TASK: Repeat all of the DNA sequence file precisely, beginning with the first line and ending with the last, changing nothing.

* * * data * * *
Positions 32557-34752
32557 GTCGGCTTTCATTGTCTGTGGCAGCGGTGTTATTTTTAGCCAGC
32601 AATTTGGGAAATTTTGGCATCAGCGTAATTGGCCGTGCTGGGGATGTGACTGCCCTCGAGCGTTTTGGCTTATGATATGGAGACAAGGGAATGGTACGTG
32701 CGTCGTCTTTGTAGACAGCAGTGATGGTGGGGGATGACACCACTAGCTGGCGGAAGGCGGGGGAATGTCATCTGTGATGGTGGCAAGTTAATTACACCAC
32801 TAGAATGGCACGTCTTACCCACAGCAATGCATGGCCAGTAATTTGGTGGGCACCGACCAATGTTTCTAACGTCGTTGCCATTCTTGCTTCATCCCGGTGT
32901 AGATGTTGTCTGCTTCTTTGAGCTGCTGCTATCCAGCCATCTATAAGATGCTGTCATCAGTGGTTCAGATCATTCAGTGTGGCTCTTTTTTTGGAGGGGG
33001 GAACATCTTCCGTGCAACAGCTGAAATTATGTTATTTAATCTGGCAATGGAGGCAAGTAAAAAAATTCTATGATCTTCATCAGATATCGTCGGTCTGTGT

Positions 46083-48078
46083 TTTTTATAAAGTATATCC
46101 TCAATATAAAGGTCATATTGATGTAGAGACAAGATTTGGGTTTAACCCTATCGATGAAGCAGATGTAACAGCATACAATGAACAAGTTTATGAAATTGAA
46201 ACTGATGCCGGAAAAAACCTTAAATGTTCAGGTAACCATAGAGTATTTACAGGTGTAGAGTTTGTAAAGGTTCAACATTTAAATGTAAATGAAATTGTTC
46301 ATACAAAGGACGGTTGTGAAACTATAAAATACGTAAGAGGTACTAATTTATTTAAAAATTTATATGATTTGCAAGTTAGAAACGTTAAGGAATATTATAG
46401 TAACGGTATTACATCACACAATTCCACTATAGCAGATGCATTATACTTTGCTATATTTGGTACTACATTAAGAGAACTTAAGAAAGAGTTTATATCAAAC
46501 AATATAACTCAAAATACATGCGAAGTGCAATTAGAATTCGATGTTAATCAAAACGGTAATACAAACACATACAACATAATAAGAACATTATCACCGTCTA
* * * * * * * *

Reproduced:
Positions 32557-34752
32557 GTCGGCTTTCATTGTCTGTGGCAGCGGTGTTATTTTTAGCCAGC
32601 AATTTGGGAAATTTTGGCATCAGCGTAATTGGCCGTGCTGGGGATGTGACTGCCCTCGAGCGTTTTGGCTTATGATATGGAGACAAGGGAATGGTACGTG
32701 CGTCGTCTTTGTAGACAGCAGTGATGGTGGGGGATGACACCACTAGCTGGCGGAAGGCGGGGGAATGTCATCTGTGATGGTGGCAAGTTAATTACACCAC
32801 TAGAATGGCACGTCTTACCCACAGCAATGCATGGCCAGTAATTTGGTGGGCACCGACCAATGTTTCTAACGTCGTTGCCATTCTTGCTTCATCCCGGTGT
32901 AGATGTTGTCTGCTTCTTTGAGCTGCTGCTATCCAGCCATCTATAAGATGCTGTCATCAGTGGTTCAGATCATTCAGTGTGGCTCTTTTTTTGGAGGGGG
33001 GAACATCTTCCGTGCAACAGCTGAAATTATGTTATTTAATCTGGCAATGGAGGCAAGTAAAAAAATTCTATGATCTTCATCAGATATCGTCGGTCTGTGT

Positions 46083-48078
46083 TTTTTATAAAGTATATCC
46101 TCAATATAAAGGTCATATTGATGTAGAGACAAGATTTGGGTTTAACCCTATCGATGAAGCAGATGTAACAGCATACAATGAACAAGTTTATGAAATTGAA
46201 ACTGATGCCGGAAAAAACCTTAAATGTTCAGGTAACCATAGAGTATTTACAGGTGTAGAGTTTGTAAAGGTTCAACATTTAAATGTAAATGAAATTGTTC
46301 ATACAAAGGACGGTTGTGAAACTATAAAATACGTAAGAGGTACTAATTTATTTAAAAATTTATATGATTTGCAAGTTAGAAACGTTAAGGAATATTATAG
46401 TAACGGTATTACATCACACAATTCCACTATAGCAGATGCATTATACTTTGCTATATTTGGTACTACATTAAGAGAACTTAAGAAAGAGTTTATATCAAAC
46501 AATATAACTCAAAATACATGCGAAGTGCAATTAGAATTCGATGTTAATCAAAACGGTAATACAAACACATACAACATAATAAGAACATTATCACCGTCTA